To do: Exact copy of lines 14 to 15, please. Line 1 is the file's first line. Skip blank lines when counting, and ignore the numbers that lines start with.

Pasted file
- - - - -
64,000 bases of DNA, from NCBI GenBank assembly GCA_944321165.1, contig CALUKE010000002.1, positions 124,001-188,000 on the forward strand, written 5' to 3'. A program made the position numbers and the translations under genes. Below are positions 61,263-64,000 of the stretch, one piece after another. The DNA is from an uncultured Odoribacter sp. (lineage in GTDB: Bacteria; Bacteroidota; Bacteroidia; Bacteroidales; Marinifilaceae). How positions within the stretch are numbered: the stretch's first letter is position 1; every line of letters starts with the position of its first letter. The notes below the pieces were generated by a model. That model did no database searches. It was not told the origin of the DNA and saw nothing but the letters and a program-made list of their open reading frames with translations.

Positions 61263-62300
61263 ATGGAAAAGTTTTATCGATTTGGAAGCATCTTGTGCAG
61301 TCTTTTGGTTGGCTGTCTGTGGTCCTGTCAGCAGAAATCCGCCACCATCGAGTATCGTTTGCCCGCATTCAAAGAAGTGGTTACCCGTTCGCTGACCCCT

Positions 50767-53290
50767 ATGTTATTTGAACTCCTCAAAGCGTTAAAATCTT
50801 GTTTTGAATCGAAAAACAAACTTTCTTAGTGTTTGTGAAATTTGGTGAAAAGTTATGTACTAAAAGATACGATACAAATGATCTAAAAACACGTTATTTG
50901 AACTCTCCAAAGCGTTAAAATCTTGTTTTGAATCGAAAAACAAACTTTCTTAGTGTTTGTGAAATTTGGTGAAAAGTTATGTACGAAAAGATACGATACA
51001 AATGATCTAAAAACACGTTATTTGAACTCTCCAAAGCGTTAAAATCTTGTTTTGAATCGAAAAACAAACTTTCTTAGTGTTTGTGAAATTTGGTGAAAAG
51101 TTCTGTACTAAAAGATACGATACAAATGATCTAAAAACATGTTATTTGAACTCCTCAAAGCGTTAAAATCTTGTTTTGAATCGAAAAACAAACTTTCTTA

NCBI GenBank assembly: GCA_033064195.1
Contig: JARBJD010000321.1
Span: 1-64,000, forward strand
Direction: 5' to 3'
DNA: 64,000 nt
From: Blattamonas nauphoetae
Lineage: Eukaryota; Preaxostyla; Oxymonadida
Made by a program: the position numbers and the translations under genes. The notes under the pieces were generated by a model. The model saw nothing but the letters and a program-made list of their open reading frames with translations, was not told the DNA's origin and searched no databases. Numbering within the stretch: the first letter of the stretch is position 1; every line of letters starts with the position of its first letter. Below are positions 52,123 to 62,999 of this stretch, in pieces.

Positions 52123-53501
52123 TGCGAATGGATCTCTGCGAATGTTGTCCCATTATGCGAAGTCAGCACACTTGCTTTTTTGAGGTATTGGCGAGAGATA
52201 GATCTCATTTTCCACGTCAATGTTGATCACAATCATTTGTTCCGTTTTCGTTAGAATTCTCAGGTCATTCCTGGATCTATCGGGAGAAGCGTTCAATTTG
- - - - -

Direction: 5' to 3'
DNA: 64,000 nt